University of Texas at Austin
University of St. Andrews
Johns Hopkins University
Department of Philosophy
PhD
Austin, Texas, United States of America
Areas of Specialization
Value Theory
Meta-Ethics
Normative Ethics
Areas of Interest
Value Theory
  • Global utilitarianism
    In Ben Eggleston & Dale E. Miller (eds.), The Cambridge Companion to Utilitarianism, Cambridge University Press. pp. 166--176. 2014.
  •  70
    Expertise and Evaluation
    Philosophy and Phenomenological Research 102 (1): 220-226. 2021.
  •  25
    From the Editors
    Ethics 131 (1): 1-3. 2020.
  •  1
    The ‘Consequentialism’ in ‘Epistemic Consequentialism’
    In Kristoffer Ahlstrom-Vij & Jeff Dunn (eds.), Epistemic Consequentialism, Oxford University Press. pp. 113-22. 2018.
  •  47
    Love and Unselfing in Iris Murdoch
    Royal Institute of Philosophy Supplement 87 169-180. 2020.
    Iris Murdoch believes that unselfing is required for virtue, as it takes us out of our egoistic preoccupations, and connects us to the Good in the world. Love is a form of unselfing, illustrating how close attention to another, and the way they really are, again, takes us out of a narrow focus on the self. Though this view of love runs counter to a view that those in love often overlook flaws in their loved ones, or at least down-play them, I argue that it is compatible with Murdoch's view that …Read more
  • Book reviews (review)
    with Steven M. DeLue, Karl W. Schweizer, Margaret J. Osler, Michael Allen Fox, Donald Rutherford, Philip Lawrence, David Olster, Pete Wilcox, Kristian Gerner, Tracey Rowland, Deborah L. Madsen, Karl Newton, Hubert C. Johnson, Dieter A. Binder, Cheng‐Chung Lai, L. M. Stallbaumer, Richard A. Lebrun, Scott McCracken, Joyce Senders Pedersen, Graham Richards, Eckehart Stöve, Paola S. Timiras, Steven Nadler, Angela Elliott, Maryse Bray, William H. Sherman, E. J. Hundert, Anthony Pym, Paul E. Corcoran, Hironori Ito, Mark Charles Fissel, Helen Pringle, Bob Scribner, Elfrieda Dubois, Janine Maltz, Harold Stone, David J. Hall, David A. Warner, John Morrow, Elliott Levine, D. R. Hainsworth, Mark Walker, Richard S. Findler, Edna Hindie Lemay, Jane T. Burton, Fred S. Michael, Emily Michael, Michael Freeman, Pamela J. Clements, Steven Z. Levine, Claire Le Brun, Nancy Hudson‐Rodd, Paul Lawrence Farber, Anton van der Lem, W. W. Speck, John Christian Laursen, Anna Makolkin, John Hope Mason, and B.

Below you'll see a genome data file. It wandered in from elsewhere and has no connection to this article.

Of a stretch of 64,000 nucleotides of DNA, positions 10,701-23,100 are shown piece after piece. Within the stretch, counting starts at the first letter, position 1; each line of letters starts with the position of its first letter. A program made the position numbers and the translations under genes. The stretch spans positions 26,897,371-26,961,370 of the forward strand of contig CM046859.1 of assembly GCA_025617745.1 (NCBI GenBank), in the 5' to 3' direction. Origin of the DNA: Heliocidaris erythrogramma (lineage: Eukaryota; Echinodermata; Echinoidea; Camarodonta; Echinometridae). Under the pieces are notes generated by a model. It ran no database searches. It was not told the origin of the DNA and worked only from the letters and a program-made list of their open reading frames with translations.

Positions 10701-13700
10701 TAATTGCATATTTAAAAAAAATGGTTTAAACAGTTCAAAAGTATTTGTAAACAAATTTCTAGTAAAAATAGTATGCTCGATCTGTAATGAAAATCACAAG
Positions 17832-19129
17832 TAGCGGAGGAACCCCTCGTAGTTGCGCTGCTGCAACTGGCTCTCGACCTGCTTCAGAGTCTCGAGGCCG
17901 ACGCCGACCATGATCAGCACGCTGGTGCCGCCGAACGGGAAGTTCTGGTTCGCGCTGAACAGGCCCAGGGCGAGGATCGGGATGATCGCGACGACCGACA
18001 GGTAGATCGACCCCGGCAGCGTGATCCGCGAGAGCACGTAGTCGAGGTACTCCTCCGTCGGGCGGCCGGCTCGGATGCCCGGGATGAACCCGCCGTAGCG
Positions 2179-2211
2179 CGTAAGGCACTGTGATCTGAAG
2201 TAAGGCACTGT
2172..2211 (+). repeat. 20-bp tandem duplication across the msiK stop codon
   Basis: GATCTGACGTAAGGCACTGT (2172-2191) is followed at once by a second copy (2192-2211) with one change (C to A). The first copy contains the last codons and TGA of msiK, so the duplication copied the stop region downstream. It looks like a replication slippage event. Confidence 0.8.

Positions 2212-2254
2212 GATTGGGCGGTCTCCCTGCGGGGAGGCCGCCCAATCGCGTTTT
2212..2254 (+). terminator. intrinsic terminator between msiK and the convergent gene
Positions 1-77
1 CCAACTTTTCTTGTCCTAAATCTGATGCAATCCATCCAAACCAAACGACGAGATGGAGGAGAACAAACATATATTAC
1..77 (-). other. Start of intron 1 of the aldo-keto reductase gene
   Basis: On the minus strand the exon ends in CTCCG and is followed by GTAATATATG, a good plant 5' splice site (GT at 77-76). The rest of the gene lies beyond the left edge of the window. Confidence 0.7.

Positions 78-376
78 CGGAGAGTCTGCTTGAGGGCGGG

The European Legacy 2 (5): 886-951. 1997.
    Political Writings. By Joseph Priestley, edited by Peter Miller xxxix + 147 pp. £30.00 cloth, £10.95 paper. Blessings in Disguise; or, The Morality of Evil. By Jean Starobinski, translated by A. Goldham‐mer 235 pp. $39.95 cloth. Questions of Identity: Czech and Slovak Ideas of Nationality and Personality. By Robert Pynsent 244 pp. $49.94/£25.00 cloth. Voltaire: Political Writings. Edited by David Williams lii + 290 pp. $59.95/£35.00 cloth, $16.95/ £12.95 paper. The Rise and Fall of the Grenville…Read more
  •  142
    Editorial: The Review Process
    Ethics 130 (1): 1-4. 2019.
  •  1
    10. Nicholas Rescher, Objectivity: The Obligations of Impersonal Reason Nicholas Rescher, Objectivity: The Obligations of Impersonal Reason (pp. 917-919) (review)
    with Tamar Schapiro, A. John Simmons, Seana Valentine Shiffrin, Sarah Buss, G. F. Schueler, James Montmarquet, Mark van Roojen, and Samantha Brennan
    Ethics 109 (4). 1999.
  •  16
    How are We to Live? Ethics in an Age of Self-Interest
    Philosophical Review 106 (1): 125. 1997.